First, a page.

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HIV/AIDS prevention strategies in Kenya. A critical review

Mwaura, Elon (2009) HIV/AIDS prevention strategies in Kenya. A critical review. Master's Thesis, University of Pittsburgh. (Unpublished)

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Abstract

This paper critically reviews HIV/AIDS prevention strategies in Kenya. Since HIV/AIDS was discovered over twenty years, it has continued to be a public health problem throughout the world. While global prevalence has stabilized in recent years, the number of people living with HIV is increasing because of new infections with longer survival times. High rates of transmission result from failure to use effective strategies and tools, and failure to target high risk groups. Kenya is no exception to this situation. Objective of this study is to identify gaps in HIV prevention and make recommendations for improvement. MethodsThe study methodology follows three steps. 1. A benchmark of proven HIV prevention strategies by the HIV prevention working group is identified. 2. Uganda's HIV prevention efforts, a country that has had success in the fight for AIDS, are presented to compare to Kenya's efforts 3. Kenya's prevention strategies have been identified through examination of reports and websites from three umbrella bodies representing the government, non-governmental and community organizations, and international organizations. Examination and comparisons between the three groups will help identify gaps in Kenya's prevention efforts and make recommendations.ResultsOverall, Kenya has put effort in HIV prevention including using several proven strategies, including, voluntary counseling and testing for HIV (VCT), STI diagnoses and management, abstinence, being faithful condom use and male circumcision (ABCCs), prevention of mother to child transmission (PMTCT), behavior change communication (BCC), safe blood supply and injection safety. Despite these efforts, gaps still exist. First, regional differences in HIV infection, second, most vulnerable and high risk groups need intensive programs, third, prevention efforts lack integration with other programs. Finally there are gender differentials and inequality, insufficient programs for young people and cultural barriers. ConclusionsUniversal coverage of prevention efforts is necessary. Social factors like inequalities, gender differentials and cultural barriers need to be addressed, especially women empowerment. Youths should be targeted through age specific sex education programs. High risk and vulnerable populations should be prioritized. Local leaders and peer training are necessary to reach these populations. A comprehensive and integrated approach to HIV prevention is advocated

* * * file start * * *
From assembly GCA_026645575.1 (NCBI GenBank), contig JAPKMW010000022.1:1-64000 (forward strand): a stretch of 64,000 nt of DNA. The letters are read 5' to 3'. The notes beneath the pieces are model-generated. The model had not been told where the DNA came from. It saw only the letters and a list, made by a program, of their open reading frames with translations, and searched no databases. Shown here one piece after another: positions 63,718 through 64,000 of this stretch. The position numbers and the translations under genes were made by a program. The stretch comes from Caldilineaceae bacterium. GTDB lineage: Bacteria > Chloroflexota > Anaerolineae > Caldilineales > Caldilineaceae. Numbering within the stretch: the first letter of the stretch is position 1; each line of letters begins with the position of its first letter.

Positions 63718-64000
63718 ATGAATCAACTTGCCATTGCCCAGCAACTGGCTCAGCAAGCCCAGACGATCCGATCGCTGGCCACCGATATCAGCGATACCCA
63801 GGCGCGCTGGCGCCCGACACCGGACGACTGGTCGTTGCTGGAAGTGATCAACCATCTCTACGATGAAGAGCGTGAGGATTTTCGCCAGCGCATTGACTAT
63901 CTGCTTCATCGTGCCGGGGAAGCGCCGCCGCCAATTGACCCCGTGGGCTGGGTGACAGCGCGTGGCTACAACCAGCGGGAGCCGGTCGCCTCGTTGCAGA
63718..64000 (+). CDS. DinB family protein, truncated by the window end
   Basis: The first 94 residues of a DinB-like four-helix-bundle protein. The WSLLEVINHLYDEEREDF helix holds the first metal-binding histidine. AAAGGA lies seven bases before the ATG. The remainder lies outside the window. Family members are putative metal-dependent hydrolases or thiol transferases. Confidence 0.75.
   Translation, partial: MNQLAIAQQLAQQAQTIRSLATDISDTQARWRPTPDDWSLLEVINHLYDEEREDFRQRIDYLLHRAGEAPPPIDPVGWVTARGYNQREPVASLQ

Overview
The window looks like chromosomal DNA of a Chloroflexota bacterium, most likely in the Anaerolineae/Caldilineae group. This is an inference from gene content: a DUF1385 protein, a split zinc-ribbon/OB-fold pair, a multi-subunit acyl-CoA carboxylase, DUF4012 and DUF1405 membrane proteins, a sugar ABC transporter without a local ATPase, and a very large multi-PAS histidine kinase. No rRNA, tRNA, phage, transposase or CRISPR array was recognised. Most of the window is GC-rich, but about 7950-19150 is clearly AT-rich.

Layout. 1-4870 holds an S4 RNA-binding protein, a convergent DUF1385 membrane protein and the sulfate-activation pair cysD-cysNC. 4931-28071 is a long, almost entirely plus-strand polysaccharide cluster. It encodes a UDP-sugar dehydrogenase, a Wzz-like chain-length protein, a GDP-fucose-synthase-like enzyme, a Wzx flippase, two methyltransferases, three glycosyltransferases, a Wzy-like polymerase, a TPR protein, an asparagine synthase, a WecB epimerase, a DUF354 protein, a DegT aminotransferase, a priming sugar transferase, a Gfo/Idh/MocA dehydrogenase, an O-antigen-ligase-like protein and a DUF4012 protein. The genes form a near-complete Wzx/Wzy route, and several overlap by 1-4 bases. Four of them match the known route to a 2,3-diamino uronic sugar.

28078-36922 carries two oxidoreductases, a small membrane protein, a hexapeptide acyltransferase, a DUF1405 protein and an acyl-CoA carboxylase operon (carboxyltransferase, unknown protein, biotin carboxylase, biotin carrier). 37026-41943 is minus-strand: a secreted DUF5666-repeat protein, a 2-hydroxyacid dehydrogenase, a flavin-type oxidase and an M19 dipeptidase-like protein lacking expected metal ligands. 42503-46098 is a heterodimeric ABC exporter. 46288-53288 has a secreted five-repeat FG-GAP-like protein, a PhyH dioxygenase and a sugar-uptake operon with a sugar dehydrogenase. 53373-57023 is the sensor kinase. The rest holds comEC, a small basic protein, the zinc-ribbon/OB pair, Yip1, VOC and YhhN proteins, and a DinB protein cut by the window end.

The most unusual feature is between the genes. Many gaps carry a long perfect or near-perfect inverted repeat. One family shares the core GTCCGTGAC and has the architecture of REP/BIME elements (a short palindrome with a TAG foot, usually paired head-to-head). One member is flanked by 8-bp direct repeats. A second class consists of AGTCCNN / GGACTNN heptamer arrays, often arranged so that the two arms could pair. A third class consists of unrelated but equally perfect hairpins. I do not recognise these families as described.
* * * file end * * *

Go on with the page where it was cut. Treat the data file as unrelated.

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Details

Item Type: University of Pittsburgh ETD
Status: Unpublished
Creators/Authors:
CreatorsEmailPitt UsernameORCID
Mwaura, Elonelonwachira@yahoo.com
ETD Committee:
TitleMemberEmail AddressPitt UsernameORCID
Committee ChairDocumet, Patriciapdocumet@pitt.eduPDOCUMET
Committee MemberSilvestre, Anthonytonys@pitt.eduTONYS
Committee MemberSharma, Ravirks1946@pitt.eduRKS1946
Date: 29 September 2009
Date Type: Completion
Defense Date: 17 July 2009
Approval Date: 29 September 2009
Submission Date: 29 July 2009
Access Restriction: 5 year -- Restrict access to University of Pittsburgh for a period of 5 years.
Institution: University of Pittsburgh
Schools and Programs: Graduate School of Public Health > Behavioral and Community Health Sciences
Degree: MPH - Master of Public Health
Thesis Type: Master's Thesis
Refereed: Yes
Uncontrolled Keywords: comprehensive approach; HIV prevention; intergrationof services; male circumsicion; women and HIV; Youth and HIV
Other ID: http://etd.library.pitt.edu/ETD/available/etd-07292009-225005/, etd-07292009-225005
Date Deposited: 10 Nov 2011 19:55
Last Modified: 15 Nov 2016 13:47
URI: http://d-scholarship.pitt.edu/id/eprint/8722

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